# Finding partial pressure with only T, V and ambient P

• Felchi
In summary, the question is asking for the partial pressure of nitrogen in a mixture of gases collected over water at 40oC and atmospheric pressure of 760 torr. The ideal gas law is not applicable as the water vapor pressure and total pressure are known, and the total pressure cannot be assumed to be ambient pressure. Instead, the partial pressure of nitrogen can be calculated by subtracting the equilibrium vapor pressure of water at 40oC (7.3590 KPa) from the total pressure (101.3 kPa), resulting in a partial pressure of nitrogen of 93.941 kPa. The given volume of 60 L and the mass of water are not needed to solve this problem.
Felchi

## Homework Statement

60 L of N2 are collected over H2O at 40oC when atmospheric pressure is 760.00 torr. What is partial pressure of N2?

## Homework Equations

PV=nRT
Pt=P1+P2...

Vapor pressure of H2O at 40oC:7.3590 KPa
760 torr=101.3 kPa
40oC=313oK

## The Attempt at a Solution

PV-nRT
(60)101.3=313(n)8.3145
((60)101.3)/((313)8.3145)=2.166g...That doesn't help, mass of H2O unknown.

Pt=P1+P2?

Pt=101.3kPa+PN...Pt is not given...doesn't work.

Cannot assume Pt is ambient pressure because container's height affects pressure.

This has nothing to do with the ideal gas law. That's just a "red herring" that they threw into confuse you. The nitrogen has been bubbled through water, so the bubbles have come to the equilibrium vapor pressure of water at the temperature of the liquid. If the partial pressure of the water is its equilibrium vapor pressure and the total pressure is 760 mm Hg, what is the partial pressure of the nitrogen?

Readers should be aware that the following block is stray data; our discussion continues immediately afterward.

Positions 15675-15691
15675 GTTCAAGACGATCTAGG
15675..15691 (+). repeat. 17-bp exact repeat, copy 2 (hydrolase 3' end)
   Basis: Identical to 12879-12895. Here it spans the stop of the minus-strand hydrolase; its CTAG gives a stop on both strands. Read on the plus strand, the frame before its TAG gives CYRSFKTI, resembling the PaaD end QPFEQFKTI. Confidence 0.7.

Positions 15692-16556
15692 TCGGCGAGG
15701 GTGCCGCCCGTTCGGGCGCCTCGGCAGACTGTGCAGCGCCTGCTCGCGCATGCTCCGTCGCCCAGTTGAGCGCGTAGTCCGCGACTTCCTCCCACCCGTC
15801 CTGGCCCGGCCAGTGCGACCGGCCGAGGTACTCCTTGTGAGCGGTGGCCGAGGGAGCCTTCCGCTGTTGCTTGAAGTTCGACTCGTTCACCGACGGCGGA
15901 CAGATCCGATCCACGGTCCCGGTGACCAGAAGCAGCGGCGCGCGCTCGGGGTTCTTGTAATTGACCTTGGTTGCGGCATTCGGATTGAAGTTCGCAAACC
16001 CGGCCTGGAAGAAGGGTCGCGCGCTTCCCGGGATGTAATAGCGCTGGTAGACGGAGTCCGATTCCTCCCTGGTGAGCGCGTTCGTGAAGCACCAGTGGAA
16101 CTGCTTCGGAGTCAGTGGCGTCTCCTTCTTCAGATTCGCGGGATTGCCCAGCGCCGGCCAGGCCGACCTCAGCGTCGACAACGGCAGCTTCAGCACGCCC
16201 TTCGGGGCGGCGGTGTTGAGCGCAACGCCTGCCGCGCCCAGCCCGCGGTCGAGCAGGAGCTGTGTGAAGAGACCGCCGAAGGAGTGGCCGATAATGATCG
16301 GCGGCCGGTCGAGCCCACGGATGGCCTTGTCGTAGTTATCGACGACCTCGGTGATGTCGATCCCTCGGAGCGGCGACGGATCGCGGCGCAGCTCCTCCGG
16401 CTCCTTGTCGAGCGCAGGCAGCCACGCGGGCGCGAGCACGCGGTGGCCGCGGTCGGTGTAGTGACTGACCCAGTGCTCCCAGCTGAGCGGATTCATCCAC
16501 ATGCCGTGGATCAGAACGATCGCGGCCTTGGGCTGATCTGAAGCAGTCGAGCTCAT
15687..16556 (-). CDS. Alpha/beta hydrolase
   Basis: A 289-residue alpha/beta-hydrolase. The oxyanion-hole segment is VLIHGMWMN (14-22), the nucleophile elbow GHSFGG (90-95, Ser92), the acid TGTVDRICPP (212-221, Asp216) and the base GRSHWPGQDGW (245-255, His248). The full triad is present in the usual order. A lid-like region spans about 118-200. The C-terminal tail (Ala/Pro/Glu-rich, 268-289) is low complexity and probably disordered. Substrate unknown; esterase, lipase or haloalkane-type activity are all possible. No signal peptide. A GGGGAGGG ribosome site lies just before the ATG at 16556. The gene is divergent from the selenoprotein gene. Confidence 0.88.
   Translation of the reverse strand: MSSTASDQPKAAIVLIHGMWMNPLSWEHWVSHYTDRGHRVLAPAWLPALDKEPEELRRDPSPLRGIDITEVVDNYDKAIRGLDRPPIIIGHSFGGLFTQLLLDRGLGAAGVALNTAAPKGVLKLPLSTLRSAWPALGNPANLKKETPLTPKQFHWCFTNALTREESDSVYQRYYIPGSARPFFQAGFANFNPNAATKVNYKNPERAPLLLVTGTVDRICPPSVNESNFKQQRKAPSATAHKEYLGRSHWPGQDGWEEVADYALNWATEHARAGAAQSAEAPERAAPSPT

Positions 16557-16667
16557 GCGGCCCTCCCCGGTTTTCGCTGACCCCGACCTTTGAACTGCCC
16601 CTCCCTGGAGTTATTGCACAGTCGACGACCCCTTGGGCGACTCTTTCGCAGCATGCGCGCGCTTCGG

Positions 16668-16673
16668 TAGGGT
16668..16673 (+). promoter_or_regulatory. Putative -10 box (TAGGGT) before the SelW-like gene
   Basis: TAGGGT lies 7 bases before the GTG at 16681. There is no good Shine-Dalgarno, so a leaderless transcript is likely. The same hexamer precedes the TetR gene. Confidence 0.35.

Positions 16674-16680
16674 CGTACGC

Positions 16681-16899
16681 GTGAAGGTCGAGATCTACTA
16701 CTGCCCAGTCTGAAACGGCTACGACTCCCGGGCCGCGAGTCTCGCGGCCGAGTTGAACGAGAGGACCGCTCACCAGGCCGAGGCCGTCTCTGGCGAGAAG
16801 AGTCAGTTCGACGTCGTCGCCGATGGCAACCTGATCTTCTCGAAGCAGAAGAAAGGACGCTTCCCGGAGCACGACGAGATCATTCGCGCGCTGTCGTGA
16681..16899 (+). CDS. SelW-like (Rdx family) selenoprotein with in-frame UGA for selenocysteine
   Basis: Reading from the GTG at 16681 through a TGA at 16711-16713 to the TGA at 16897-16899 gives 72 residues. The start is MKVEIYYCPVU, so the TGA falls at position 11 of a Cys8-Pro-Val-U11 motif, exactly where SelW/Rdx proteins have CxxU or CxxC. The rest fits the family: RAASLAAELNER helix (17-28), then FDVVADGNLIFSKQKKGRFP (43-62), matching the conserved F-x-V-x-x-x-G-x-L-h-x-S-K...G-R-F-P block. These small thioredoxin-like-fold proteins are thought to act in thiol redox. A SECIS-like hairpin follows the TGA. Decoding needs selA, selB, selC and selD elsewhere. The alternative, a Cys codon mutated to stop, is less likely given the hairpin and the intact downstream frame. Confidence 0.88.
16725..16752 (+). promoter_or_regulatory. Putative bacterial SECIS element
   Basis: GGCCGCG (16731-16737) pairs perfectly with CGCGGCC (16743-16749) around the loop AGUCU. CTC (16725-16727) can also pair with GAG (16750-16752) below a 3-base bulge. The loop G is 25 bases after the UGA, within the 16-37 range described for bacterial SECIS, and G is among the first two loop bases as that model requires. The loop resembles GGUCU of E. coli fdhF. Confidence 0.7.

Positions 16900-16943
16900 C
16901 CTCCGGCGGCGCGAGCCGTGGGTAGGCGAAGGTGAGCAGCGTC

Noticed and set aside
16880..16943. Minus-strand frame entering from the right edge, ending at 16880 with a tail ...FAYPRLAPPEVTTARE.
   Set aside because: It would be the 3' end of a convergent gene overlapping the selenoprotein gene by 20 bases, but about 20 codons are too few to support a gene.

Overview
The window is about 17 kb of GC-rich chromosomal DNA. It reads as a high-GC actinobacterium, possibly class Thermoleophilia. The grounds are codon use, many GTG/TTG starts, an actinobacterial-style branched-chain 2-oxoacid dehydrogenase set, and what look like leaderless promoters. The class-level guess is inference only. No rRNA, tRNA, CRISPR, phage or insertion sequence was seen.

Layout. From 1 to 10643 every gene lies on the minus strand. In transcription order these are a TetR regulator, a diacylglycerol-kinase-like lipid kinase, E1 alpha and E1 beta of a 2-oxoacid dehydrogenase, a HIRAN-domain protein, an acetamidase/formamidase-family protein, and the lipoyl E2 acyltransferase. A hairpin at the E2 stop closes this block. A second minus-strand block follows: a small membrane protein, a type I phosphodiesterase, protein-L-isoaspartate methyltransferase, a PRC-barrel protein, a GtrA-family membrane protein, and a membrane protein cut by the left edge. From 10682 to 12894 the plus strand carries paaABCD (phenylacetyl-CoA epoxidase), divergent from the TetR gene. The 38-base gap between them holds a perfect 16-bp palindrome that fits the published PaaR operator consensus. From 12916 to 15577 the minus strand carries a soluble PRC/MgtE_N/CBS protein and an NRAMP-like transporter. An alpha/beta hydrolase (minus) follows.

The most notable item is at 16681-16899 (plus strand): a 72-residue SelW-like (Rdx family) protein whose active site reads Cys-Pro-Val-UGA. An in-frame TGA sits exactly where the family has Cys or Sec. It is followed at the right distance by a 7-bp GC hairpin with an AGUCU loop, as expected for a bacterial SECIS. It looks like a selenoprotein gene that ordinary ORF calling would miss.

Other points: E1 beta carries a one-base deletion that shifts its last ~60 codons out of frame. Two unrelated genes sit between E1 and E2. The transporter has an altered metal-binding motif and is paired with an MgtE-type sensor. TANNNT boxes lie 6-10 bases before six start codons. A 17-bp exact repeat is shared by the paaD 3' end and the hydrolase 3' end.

Chet

And the 60L seems also thrown into confuse you - second question with that feature in a row.

Chestermiller
Let's face it - in the real world we are distracted by so many things, it is quite a good idea to add unnecessary information to problems just to make students learn what and when to ignore ;)

## 1. What is partial pressure?

Partial pressure is the pressure exerted by a single gas component in a mixture of gases. It is equal to the total pressure multiplied by the mole fraction of that gas component.

## 2. How do you calculate partial pressure?

To calculate the partial pressure of a gas component, you need to know the total pressure of the gas mixture, the mole fraction of the gas component, and the total volume of the gas mixture. You can then use the formula P = PTOTAL * X, where P is the partial pressure, PTOTAL is the total pressure, and X is the mole fraction of the gas component.

## 3. Can you find partial pressure with only temperature, volume, and ambient pressure?

Yes, you can find partial pressure with only temperature, volume, and ambient pressure. As long as you know the total pressure and the mole fraction of the gas component, you can use the formula P = PTOTAL * X to calculate the partial pressure.

## 4. What are some applications of finding partial pressure?

Finding partial pressure is important in many scientific fields, such as chemistry, physics, and biology. It is used in gas law calculations, gas phase reactions, and gas exchange in the lungs. It also has practical applications in industries such as chemical manufacturing and gas storage.

## 5. Can you find the partial pressure of a gas without knowing its mole fraction?

No, you cannot find the partial pressure of a gas without knowing its mole fraction. The mole fraction is a crucial component in the formula for calculating partial pressure, so it is necessary to have this information in order to accurately determine the partial pressure of a gas component.

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